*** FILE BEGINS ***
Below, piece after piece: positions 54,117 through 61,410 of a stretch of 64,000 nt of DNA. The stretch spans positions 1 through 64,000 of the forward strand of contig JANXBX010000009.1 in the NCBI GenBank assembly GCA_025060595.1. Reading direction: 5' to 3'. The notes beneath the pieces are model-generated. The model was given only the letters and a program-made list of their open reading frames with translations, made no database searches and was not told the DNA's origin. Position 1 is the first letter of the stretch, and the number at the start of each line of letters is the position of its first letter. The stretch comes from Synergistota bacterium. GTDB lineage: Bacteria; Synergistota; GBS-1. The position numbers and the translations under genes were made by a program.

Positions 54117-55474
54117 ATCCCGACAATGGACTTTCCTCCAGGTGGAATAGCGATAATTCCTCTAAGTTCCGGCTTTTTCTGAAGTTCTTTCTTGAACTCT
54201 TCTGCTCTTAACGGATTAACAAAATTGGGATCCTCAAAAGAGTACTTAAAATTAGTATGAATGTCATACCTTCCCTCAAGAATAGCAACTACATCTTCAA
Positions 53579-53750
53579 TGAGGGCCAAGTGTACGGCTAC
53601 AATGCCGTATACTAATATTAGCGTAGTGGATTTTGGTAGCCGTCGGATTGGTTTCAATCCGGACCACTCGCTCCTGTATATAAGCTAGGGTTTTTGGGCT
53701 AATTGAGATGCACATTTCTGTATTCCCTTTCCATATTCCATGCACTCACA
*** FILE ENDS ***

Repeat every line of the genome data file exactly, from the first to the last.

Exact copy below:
Below, piece after piece: positions 54,117 through 61,410 of a stretch of 64,000 nt of DNA. The stretch spans positions 1 through 64,000 of the forward strand of contig JANXBX010000009.1 in the NCBI GenBank assembly GCA_025060595.1. Reading direction: 5' to 3'. The notes beneath the pieces are model-generated. The model was given only the letters and a program-made list of their open reading frames with translations, made no database searches and was not told the DNA's origin. Position 1 is the first letter of the stretch, and the number at the start of each line of letters is the position of its first letter. The stretch comes from Synergistota bacterium. GTDB lineage: Bacteria; Synergistota; GBS-1. The position numbers and the translations under genes were made by a program.

Positions 54117-55474
54117 ATCCCGACAATGGACTTTCCTCCAGGTGGAATAGCGATAATTCCTCTAAGTTCCGGCTTTTTCTGAAGTTCTTTCTTGAACTCT
54201 TCTGCTCTTAACGGATTAACAAAATTGGGATCCTCAAAAGAGTACTTAAAATTAGTATGAATGTCATACCTTCCCTCAAGAATAGCAACTACATCTTCAA
Positions 53579-53750
53579 TGAGGGCCAAGTGTACGGCTAC
53601 AATGCCGTATACTAATATTAGCGTAGTGGATTTTGGTAGCCGTCGGATTGGTTTCAATCCGGACCACTCGCTCCTGTATATAAGCTAGGGTTTTTGGGCT
53701 AATTGAGATGCACATTTCTGTATTCCCTTTCCATATTCCATGCACTCACA